Interpreting Ottawa: A Conversation with Ex-Ambassador Paul Cellucci

Interpreting Ottawa: A Conversation with Ex-Ambassador Paul Cellucci

February 25, 2009 16:03

Our special counsel, Paul Cellucci, is the former ambassador to Canada.  We caught him right after President Obama’s trip to Canada and asked a few questions.


What’s the bottom line on President Obama’s meetings with Prime Minister Harper?


Clearly the President went to Canada to collaborate and not to confront. We saw that dramatically in his comments on the scary Buy American provisions of the stimulus bill. He told Canadians that worldwide recession is not the time to start restricting trade. He pledged that the U.S. would abide by all of its international obligations. Given all the campaign talk about renegotiating the NAFTA treaty, this was received as very good news.


Where did the U.S. come down on oil sands?


In the discussions of U.S.-Canada energy and environmental issues, the most significant thing the President did was to compare oil sands to the situation with coal in the U.S. He noted that both have a big carbon footprint, but that they are providing the energy we need to power our economy. He said we need to work together on developing alternative energy sources and on improving carbon sequestration and other technologies that can contain the damage of carbon-heavy fuels. He noted that NAFTA partner Mexico is also doing a lot on work in these areas.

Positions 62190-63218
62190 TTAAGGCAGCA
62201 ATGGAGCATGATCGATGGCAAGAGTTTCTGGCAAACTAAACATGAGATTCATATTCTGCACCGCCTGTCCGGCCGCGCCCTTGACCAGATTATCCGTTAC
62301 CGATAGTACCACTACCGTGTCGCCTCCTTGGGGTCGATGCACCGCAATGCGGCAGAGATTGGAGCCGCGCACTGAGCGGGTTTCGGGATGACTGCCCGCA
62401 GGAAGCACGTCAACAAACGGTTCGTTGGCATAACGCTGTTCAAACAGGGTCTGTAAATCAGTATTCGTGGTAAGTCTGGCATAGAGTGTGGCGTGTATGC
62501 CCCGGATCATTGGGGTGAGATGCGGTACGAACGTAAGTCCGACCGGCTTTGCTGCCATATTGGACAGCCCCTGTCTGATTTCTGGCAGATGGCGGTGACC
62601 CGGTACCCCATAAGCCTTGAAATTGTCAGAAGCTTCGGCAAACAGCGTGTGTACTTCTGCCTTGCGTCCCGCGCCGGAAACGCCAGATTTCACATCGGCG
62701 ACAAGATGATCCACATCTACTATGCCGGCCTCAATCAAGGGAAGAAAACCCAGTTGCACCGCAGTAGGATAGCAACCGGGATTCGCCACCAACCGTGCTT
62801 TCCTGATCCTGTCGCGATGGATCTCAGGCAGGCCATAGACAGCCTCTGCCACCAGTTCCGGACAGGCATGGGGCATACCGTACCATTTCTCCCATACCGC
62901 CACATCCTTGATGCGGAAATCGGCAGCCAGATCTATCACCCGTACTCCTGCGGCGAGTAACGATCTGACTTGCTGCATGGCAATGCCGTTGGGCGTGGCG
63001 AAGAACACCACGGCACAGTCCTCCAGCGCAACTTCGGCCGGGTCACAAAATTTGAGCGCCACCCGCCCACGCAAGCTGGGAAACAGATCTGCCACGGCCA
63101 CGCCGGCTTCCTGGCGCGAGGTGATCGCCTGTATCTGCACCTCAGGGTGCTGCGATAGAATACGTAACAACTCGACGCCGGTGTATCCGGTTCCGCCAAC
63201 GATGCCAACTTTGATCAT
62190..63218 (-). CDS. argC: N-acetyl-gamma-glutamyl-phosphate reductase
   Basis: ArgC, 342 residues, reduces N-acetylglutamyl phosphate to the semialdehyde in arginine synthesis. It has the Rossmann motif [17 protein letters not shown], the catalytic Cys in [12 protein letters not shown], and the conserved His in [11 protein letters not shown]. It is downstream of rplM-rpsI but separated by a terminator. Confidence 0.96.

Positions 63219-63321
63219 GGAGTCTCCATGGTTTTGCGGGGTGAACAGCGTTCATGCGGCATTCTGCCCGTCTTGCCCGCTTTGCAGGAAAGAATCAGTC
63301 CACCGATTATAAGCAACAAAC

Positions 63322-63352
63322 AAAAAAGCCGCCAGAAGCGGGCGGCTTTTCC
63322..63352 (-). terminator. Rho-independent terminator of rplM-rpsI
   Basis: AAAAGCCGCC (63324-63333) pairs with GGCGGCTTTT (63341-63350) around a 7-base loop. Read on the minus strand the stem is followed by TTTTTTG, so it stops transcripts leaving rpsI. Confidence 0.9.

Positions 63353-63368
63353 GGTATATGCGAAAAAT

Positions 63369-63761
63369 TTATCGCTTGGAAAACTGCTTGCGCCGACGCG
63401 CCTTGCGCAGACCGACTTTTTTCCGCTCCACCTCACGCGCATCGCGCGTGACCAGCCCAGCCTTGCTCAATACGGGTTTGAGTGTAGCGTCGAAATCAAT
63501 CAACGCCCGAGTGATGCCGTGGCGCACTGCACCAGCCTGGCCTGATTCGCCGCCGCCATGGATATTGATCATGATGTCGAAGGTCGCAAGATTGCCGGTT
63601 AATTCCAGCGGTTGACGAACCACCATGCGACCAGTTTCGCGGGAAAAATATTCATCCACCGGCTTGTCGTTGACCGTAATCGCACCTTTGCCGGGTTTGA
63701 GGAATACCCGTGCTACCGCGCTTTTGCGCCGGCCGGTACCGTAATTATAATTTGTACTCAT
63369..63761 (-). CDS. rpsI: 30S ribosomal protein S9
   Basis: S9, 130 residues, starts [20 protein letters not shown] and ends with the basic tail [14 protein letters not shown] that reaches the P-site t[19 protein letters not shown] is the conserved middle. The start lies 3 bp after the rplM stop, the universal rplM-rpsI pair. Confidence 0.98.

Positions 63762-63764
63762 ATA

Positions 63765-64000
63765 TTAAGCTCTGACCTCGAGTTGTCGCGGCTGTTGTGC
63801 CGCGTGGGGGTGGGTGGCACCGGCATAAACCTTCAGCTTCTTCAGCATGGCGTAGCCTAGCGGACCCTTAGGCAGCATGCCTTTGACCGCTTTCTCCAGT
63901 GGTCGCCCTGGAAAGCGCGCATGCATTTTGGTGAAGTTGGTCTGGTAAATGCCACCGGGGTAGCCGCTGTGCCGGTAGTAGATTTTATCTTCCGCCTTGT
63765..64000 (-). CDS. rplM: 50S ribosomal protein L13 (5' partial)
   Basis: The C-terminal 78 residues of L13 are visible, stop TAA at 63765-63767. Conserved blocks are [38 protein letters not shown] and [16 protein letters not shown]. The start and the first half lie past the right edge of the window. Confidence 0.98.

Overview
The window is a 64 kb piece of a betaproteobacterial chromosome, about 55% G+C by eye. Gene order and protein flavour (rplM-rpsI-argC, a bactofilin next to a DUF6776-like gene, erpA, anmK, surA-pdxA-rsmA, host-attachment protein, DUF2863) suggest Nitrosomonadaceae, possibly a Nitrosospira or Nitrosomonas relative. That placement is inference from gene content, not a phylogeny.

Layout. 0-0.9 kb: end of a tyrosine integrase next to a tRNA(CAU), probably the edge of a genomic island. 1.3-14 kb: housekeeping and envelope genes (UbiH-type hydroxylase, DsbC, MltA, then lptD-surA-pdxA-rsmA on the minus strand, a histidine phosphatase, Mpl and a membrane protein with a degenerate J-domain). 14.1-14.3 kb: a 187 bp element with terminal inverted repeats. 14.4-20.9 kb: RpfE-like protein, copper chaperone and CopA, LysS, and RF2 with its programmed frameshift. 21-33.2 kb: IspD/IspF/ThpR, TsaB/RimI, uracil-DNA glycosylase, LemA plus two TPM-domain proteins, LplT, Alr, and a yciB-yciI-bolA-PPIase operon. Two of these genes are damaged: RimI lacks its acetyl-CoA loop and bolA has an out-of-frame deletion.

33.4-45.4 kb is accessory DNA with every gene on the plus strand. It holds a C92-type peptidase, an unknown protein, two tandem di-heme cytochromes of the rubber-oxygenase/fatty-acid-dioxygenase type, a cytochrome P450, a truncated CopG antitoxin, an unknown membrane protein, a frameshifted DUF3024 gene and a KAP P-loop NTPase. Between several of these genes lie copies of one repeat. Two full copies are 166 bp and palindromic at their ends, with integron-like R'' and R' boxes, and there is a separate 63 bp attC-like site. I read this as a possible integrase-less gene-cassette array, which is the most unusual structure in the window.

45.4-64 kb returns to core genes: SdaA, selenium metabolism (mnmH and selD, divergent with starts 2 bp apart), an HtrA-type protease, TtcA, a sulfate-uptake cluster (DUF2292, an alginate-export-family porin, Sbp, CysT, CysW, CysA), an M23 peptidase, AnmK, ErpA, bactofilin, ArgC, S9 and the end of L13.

There was much concern in the Canadian press that President Obama wanted to restrict imports of oil from oil sands. Now it looks like we’re not going down that road, just as we're not going to shut down all our coal-generated electricity plants overnight and destroy our economy. He understands that we get 20% of our imported oil from Canada. More than from Saudi Arabia or Venezuela or any foreign country. And a lot of that comes from oil sands.


U.S. attitude to oil sands is a very sensitive issue in Canada, especially since Henry Waxman took over leadership of the House Energy and Commerce Committee. Waxman led the charge against so-called "dirty fuels" purchases by the U.S. government. He is responsible for the Section 526 provision of the Defense Authorization Bill that forbids the military from buying oil sands oil.


What is the status of U.S.-Canada cooperation on cap-and-trade plans?


There is no formal agreement yet but they are definitely talking about working together on climate change issues. It’s pretty clear to me that the President is going to continue to make climate change a top priority, despite the current focus on the economy. He mentioned it four times in his Inaugural Address. This is a priority for him.


Actually, the U.S. and Canada have been working on these issues continuously since 2001, when they formed working groups. Along with Mexico, there is a trilateral agreement which serves as a framework for stimulating renewable energy development, innovation in clean coal and carbon capture, improving electric transmission capacity and harmonizing energy standards in the NAFTA countries.


Given what the President of Mexico, as well as Prime Minister Harper and President Obama. are saying, there’s a lot of institutional momentum for a coordinated North American approach to climate change and environmental issues.



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